Some operating systems come with SysVinit as the service manager, instead of Systemd. Here I will teach you how to run scripts at boot using this tool.

I am going to use MX Linux, a Debian based distro with sysVinit installed.

Table of Contents


A runlevel is one of the modes that a UNIX-based system can run. Each runlevel has certain number of services to be running, so the user can control the behaviour of the system by adding or removing services on each runlevel, or changing the default runlevel. Most systems have seven runlevels.

MX Linux Runlevel Comment
0 Halt the system.
1 Single-user mode: provides a root console without logon. Useful if you lose your root password.
2 Multiuser with no network.
3 Console logon, no X (i.e. no GUI).
4 Not used/custom
5 Default GUI logon
6 Reboot the system

You can check the runlevel you are on by typing runlevel on a Terminal.

Init scripts

init is the parent process of all system processes (its Process ID is 1). When system boots, init process is started and executes all startup scripts inside /etc/rc?.d/ (? is the runlevel). MX Linux default runlevel is 5, so init will execute scripts inside /etc/rc5.d/. Default runlevel is specified on /etc/inittab:


Inside each rc?.d folder, there are symbolic links to files inside /etc/init.d/.

Changing a runlevel

You can change the runlevel at boot time of when the system is running. For example, if you want to change to a console runlevel (no GUI):

  • From the GRUB menu: type e (for ‘edit’) when your operating system is selected, go to the end of the line that starts with linux /boot/vmlinux-5..., add a space and type the runlevel number (e.g.: 3). Finally, press F10 to boot.

GRUB menu

  • From the desktop: press Ctrl + Alt + F1 to get out of X. Log in as root and run telinit 3.

Writing rc.d scripts

As I said before, init scripts are inside /etc/init.d/.

$ ls -l /etc/rc5.d/
total 0
lrwxrwxrwx 1 root root 14 Mar  3 18:31 K01nmbd -> ../init.d/nmbd
lrwxrwxrwx 1 root root 14 Mar  3 18:31 K01smbd -> ../init.d/smbd

Scripts start with the ‘shebang’, a line that indicates which shell to use to execute the script:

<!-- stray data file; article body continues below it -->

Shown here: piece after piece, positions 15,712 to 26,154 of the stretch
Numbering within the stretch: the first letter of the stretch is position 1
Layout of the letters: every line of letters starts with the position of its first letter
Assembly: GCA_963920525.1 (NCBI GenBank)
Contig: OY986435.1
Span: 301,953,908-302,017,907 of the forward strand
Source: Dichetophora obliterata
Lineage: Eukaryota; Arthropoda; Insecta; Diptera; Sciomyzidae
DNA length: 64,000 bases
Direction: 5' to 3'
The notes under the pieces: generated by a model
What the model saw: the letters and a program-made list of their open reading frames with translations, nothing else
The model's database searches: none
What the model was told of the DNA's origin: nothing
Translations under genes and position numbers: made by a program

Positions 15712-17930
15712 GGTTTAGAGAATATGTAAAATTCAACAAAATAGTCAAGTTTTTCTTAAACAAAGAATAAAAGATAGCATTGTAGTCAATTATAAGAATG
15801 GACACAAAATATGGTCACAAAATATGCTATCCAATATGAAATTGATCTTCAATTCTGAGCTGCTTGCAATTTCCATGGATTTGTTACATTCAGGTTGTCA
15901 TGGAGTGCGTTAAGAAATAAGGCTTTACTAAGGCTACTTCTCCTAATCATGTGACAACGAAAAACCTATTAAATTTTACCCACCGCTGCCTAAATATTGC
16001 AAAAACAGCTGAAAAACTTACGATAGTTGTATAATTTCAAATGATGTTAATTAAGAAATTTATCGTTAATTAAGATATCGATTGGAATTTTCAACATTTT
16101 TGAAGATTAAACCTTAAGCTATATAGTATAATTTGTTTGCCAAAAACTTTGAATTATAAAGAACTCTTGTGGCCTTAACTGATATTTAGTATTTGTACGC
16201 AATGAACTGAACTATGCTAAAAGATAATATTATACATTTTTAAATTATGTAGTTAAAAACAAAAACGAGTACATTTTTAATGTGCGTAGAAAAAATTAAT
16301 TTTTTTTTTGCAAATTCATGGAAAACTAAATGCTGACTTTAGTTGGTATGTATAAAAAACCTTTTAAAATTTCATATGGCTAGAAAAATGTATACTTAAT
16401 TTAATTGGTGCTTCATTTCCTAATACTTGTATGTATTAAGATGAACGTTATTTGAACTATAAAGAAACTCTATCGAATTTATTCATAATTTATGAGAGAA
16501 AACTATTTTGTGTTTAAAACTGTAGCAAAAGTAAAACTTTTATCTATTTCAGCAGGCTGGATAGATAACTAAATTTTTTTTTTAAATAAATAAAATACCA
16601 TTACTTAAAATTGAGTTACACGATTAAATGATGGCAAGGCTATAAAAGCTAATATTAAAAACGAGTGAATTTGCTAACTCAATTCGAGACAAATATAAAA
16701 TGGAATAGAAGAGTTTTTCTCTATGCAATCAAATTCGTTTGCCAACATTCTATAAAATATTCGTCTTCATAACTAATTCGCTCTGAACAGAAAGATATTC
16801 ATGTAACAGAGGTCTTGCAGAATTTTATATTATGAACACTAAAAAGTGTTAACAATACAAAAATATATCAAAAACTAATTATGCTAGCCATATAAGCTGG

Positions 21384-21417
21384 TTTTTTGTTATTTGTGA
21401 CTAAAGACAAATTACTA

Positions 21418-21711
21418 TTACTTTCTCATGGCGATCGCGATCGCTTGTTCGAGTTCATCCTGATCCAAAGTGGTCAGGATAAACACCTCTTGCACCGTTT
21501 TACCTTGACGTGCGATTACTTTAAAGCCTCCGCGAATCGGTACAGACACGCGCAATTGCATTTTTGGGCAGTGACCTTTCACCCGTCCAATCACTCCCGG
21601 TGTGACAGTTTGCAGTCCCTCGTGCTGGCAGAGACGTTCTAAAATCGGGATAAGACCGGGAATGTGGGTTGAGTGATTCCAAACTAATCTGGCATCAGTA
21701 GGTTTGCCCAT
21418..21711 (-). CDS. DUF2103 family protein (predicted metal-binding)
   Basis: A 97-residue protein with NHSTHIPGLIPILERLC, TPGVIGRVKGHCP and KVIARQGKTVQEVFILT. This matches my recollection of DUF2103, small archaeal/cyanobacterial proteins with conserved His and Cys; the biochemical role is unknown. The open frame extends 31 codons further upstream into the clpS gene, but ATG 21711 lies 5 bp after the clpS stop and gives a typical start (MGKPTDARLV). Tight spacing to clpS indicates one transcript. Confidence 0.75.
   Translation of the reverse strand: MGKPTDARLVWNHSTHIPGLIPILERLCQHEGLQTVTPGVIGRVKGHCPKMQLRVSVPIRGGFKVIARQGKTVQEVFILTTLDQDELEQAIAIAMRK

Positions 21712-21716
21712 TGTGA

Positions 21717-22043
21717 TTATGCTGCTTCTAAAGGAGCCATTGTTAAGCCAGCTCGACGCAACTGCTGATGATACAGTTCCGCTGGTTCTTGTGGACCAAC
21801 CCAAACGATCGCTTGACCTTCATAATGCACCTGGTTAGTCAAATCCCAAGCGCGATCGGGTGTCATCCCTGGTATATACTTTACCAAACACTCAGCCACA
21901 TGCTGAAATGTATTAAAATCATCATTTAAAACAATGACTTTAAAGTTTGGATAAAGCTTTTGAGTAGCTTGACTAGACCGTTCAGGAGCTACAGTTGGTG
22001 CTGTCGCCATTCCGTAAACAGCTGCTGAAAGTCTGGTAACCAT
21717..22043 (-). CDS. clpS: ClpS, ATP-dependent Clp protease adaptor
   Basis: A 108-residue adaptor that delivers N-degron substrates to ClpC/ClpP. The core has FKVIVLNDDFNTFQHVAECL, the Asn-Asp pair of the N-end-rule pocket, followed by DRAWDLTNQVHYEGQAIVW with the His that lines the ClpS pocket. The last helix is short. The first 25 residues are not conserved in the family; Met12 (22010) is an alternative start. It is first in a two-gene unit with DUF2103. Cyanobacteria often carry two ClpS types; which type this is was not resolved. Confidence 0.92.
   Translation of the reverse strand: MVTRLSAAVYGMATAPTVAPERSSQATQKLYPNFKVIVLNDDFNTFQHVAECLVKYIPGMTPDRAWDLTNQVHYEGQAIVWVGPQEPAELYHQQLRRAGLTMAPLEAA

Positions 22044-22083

After that line, there is a section for the init information:

# Provides:          anacron
# Required-Start:    $remote_fs $syslog $time
# Required-Stop:     $remote_fs $syslog $time
# Default-Start:     2 3 4 5
# Default-Stop:
# Short-Description: Run anacron jobs
# Description: The first purpose of this script is to run anacron at
#              boot so that it can catch up with missed jobs.  Note
#              (truncated output)

Run man insserv for more info about this comment header.

After this section goes the script commands. After creating your script, you need to create a symbolic link to /etc/rc<runlevel>.d/ by running update-rc.d <script name> defaults (run man update-rc.d for more info on this command).


I am going to create a basic script to show how they work (run all commands as root):

  • Create a file inside /etc/init.d:
      nano /etc/init.d/test-init
  • Add this content to the file:
      # Provides:          echo
      # Required-Start:
      # Required-Stop:
      # Default-Start:     2 3 4 5
      # Default-Stop:
      # Short-Description: Appends a line on a file
      # Description:       Creates a file if it does not exist
      #                    and appends a line
      ### END INIT INFO
      case "$1" in
          echo "Service started: `date`" >> /root/testfile
          echo "Service stopped: `date`" >> /root/testfile
      exit 0
  • Create a symbolic link to /etc/rc<runlevel>.d/
      update-rc.d test-init defaults
  • Reboot and check if the file has been created:
      # cat /root/testfile
      Service started: Sun Jul 10 17:52:46 CEST 2022


OpenRC is another init system, maintained by Gentoo developers. Its usage is very similar to sysVinit, scripts are compatible and are located in the same /etc/init.d/ path and update-rc.d command is also available.

If you have any suggestion, feel free to contact me via social media or email.